What was everyone so upset about? Their fury centred around the character of former silent star Norma Desmond, (Swanson) a grotesque and deluded shrew who cannot bear to face the truth that the world has forgotten her. Corrupted by fame, devastated by its removal, she in turn corrupts a young screenwriter called Joe Gillis (Holden) by making him her gigolo. Once a place charged with optimism and invention, Hollywood had become populated in the main by needy youngsters like Gillis and his friend Betty Schaefer,(Olsen) hovering hopefully in the wings and waiting for a chance that would probably never come. And for all cinema’s possibilities as a new medium, most Hollywood movies were like soap powder – market-tested anodyne products. They were bereft of any new ideas or artistic merit. No wonder Mayer and others were furious but, as ever, the perceptive and far-sighted Wilder had got it exactly right. For in 1950, old Hollywood was tottering on its foundations: television was about to blow a hole in its monopoly, and the iniquitous studio system would shortly collapse. And good riddance, Wilder seemed to be saying, if the best it could do was churn out pap and treat stars like Norma Desmond like disposable livestock.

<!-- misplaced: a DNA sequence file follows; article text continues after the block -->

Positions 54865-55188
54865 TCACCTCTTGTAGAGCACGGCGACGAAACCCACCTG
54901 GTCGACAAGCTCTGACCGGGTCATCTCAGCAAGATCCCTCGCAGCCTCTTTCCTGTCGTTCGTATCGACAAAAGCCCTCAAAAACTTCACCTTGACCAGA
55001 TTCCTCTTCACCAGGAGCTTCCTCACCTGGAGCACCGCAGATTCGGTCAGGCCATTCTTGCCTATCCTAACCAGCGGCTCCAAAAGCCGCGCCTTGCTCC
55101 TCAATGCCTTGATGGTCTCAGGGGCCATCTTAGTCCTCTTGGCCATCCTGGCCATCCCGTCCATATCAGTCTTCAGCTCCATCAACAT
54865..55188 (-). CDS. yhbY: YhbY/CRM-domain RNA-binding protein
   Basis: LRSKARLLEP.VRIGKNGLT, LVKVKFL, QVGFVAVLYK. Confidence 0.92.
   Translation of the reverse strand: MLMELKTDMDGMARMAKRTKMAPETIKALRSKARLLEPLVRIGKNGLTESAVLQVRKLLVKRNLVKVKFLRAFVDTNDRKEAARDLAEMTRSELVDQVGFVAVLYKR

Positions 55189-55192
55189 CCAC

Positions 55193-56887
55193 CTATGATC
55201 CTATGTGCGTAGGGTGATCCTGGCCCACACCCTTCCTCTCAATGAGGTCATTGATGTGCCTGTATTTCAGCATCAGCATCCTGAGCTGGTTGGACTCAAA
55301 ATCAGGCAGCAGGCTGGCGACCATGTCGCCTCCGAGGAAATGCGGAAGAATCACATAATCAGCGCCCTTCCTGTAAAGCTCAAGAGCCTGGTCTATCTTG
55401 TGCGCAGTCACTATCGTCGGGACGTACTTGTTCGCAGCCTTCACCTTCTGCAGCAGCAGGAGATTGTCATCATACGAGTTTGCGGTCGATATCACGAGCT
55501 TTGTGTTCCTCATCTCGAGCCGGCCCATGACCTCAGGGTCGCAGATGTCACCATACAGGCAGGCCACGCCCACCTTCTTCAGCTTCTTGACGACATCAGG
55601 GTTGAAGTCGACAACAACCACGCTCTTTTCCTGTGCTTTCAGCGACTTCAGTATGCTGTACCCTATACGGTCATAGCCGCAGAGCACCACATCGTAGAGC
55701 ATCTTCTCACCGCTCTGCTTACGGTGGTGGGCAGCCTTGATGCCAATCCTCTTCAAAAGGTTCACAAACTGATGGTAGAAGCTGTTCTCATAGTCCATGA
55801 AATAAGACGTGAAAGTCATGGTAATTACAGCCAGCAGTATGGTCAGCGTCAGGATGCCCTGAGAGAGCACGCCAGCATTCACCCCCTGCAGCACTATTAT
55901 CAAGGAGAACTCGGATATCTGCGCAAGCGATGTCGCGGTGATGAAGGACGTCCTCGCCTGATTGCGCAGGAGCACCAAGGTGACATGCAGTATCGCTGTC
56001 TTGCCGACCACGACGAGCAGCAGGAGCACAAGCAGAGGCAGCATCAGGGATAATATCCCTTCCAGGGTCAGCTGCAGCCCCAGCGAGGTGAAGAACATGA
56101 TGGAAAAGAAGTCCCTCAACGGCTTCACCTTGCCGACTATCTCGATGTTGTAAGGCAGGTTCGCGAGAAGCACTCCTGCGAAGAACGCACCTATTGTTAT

After the film’s release, the producer Charles Brackett would insist they had always intended Gloria Swanson to play the role of Norma, but that’s not entirely true. Wilder approached silent stars Pola Negri and Mary Pickford, contacted Mae West, and even persuaded Greta Garbo to meet him to discuss the film. She listened politely, and said no: unlike Norma, Garbo had walked away from Hollywood in order to preserve her sanity, and she was not about to relinquish it now. Swanson had walked away too, moving to New York in the 1940s to forge a new career in theatre and radio. It was George Cukor who suggested Swanson to Wilder: she was not thrilled about being asked to do a screen test for a film made by a studio (Paramount) she had helped create, but quickly realised this was not the sort of role you turned down. Though she had avoided unhappy obscurity herself, Swanson was uniquely placed to understand how Norma Desmond might feel about having been “put on the long finger” by Hollywood. She brought operatic levels of despair and madness to the role, but also pathos, playing a demented ageing version of herself.